MacIver News Service | June 16, 2011[Madison, Wisc….] When the Wisconsin State Senate passed the 2011-13 state budget Tuesday at 10 pm by a 19-14 party line vote it marked the end of a legislative process that began three months earlier.
The June 16th completion date is the earliest passage of a Wisconsin state budget in decades and if projections hold, the budget will erase the state’s multi billion-dollar deficit and leave lawmakers with a surplus to contend with in 2013.
State Senator Alberta Darling (R-River Hills) says the budget sends a strong message to job creators.
“In the six months, we’ve managed to clean up the mess that was made of our finances over the last eight years,” Darling said, “This budget delivers real reform, protects taxpayers during these tough economic times and provides a stable environment to grow jobs.”
Senator Darling says the budget protects and funds important programs like SeniorCare, Family Care, recycling and provided more money for school kids. Senator Darling says the budget delivers on her promises to taxpayers.
“For the first time in a long time, Wisconsin is back in the black,” Darling said, “We dug ourselves out of a $3.6 billion deficit left by Governor Doyle and the Democrats, protected our most vulnerable and did it without raising taxes – Just like we promised.”
Governor Walker and legislative Republicans said earlier this year they were determined to close the state’s $3 billion two-year shortfall without raising taxes. To do so they passed significant cuts in aid to schools and local governments; cuts, they contend, that can be eased by imposing wage and benefit concessions on government employees under a new law recently upheld by the State Supreme Court.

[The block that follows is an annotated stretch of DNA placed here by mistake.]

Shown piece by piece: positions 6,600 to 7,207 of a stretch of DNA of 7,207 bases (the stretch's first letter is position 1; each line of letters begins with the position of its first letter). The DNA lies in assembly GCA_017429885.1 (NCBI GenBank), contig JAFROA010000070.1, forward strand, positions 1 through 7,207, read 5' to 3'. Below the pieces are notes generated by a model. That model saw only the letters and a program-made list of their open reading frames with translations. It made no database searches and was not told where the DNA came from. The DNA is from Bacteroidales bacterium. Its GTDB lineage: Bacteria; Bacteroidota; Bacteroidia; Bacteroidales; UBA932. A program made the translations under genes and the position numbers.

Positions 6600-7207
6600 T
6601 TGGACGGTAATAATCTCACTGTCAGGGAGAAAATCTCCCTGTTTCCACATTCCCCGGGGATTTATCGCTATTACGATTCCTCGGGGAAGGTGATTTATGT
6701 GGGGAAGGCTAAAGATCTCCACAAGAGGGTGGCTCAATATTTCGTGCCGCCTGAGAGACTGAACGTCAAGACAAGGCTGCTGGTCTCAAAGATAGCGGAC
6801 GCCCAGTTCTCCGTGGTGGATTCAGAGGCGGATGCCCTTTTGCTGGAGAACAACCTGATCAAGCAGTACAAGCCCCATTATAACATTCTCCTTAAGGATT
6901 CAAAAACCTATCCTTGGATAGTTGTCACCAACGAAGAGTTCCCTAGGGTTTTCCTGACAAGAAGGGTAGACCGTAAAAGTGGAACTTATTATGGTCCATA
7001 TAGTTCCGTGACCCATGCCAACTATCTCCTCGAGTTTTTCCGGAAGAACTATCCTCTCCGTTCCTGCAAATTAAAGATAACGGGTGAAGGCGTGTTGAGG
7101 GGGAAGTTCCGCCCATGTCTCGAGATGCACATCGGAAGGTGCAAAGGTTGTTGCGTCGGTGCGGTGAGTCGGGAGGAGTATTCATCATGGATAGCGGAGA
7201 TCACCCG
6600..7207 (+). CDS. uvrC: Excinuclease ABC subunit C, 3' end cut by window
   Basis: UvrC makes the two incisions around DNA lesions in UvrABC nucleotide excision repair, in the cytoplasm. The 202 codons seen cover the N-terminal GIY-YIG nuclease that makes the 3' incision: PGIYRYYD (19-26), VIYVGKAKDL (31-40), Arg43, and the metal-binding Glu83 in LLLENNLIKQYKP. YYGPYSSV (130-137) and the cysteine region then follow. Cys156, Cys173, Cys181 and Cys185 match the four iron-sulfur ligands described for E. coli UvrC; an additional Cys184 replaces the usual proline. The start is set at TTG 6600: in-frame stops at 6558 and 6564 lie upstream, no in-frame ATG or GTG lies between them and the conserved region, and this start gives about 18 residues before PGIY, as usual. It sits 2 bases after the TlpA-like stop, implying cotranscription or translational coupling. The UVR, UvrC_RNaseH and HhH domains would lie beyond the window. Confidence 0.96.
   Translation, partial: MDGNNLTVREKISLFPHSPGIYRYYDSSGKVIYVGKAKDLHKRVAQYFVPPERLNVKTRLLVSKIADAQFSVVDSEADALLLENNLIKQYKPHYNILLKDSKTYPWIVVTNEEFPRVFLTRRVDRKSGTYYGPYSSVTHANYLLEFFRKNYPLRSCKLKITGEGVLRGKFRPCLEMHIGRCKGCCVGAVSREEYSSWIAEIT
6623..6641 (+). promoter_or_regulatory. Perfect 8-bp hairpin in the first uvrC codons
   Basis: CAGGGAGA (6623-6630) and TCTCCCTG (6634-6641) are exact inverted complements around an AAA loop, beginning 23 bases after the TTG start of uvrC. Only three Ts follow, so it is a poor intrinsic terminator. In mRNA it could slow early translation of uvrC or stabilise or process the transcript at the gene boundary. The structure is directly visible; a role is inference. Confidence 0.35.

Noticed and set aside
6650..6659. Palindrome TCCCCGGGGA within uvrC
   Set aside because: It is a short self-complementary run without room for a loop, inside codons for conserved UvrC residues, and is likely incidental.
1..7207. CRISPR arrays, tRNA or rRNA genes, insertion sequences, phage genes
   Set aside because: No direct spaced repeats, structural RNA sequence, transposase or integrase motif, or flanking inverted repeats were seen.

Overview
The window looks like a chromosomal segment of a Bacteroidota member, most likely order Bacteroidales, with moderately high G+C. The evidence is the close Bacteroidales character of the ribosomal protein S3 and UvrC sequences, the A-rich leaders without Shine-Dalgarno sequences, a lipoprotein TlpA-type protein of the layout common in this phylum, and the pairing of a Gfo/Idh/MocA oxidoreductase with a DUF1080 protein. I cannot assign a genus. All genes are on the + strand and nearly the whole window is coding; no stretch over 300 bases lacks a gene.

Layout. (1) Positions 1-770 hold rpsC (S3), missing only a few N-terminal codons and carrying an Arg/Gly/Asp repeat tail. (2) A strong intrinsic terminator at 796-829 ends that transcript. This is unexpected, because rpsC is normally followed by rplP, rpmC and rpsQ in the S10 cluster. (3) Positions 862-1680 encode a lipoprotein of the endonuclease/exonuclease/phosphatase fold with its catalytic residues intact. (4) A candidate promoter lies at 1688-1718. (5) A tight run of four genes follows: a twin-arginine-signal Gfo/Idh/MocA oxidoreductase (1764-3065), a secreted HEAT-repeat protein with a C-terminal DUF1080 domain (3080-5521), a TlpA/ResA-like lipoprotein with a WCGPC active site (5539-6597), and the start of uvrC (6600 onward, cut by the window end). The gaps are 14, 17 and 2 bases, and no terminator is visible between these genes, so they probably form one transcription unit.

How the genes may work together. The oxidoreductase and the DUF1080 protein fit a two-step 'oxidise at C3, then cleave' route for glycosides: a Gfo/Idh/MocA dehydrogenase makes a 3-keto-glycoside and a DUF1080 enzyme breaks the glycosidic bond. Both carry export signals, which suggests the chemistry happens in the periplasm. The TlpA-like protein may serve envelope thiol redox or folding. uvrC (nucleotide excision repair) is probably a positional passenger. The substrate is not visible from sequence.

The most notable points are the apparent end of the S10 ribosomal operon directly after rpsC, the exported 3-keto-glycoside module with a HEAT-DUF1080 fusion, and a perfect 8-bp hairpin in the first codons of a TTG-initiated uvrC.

Democrats blasted Republicans for the plan, saying it showed misplaced priorities.
“The Republicans continued making their bad choices right to the end; cutting more money from schools but continuing to pay bad cops like those that beat Frank Jude,” said Milwaukee State Senator Lena Taylor. “The GOP priorities are all messed up when spending taxpayer dollars on crooked cops is more important than our schools.”
Jude was a Wisconsin man who was severely beaten by off-duty Milwaukee police officers in 2004. The current budget reinstates a provision that allows suspended police officers to receive pay while their cases are pending. (In the Jude case a state trial ended with the jury acquitting the three police officers charged, but a subsequent federal investigation led to plea agreements with three police officers and the indictment of five officers, including the three who were earlier acquitted in state court.)
Republicans said that, in general, the budget is a responsible document that fixes the mistakes of the past. They charge that Democrats would have continued the tax and borrow ways of previous budgets to pay for increased spending they desired.
“From the beginning to end, Democrats were more interested in increasing spending,” said State Representative Robin Vos (R-Rochester). “During the budget debate in the Assembly, Democrats offered up 39 amendments which would’ve increased spending by $2.1 billion over the next two years.”
Vos said simply increasing spending is not the cure to Wisconsin’s budget woes.
“We all know that you can’t spend your way to prosperity,” said Vos. “We can continue to make smart fiscal decisions to move the state forward.”
The budget now heads to Governor Scott Walker (R), who will review the document and assess it for potential vetoes. Even though lawmakers limited the veto power in recent years, the Wisconsin governor still has the most broad veto authority of any governor in the country.
Walker has said he will sign the budget before the current fiscal year ends on June 30.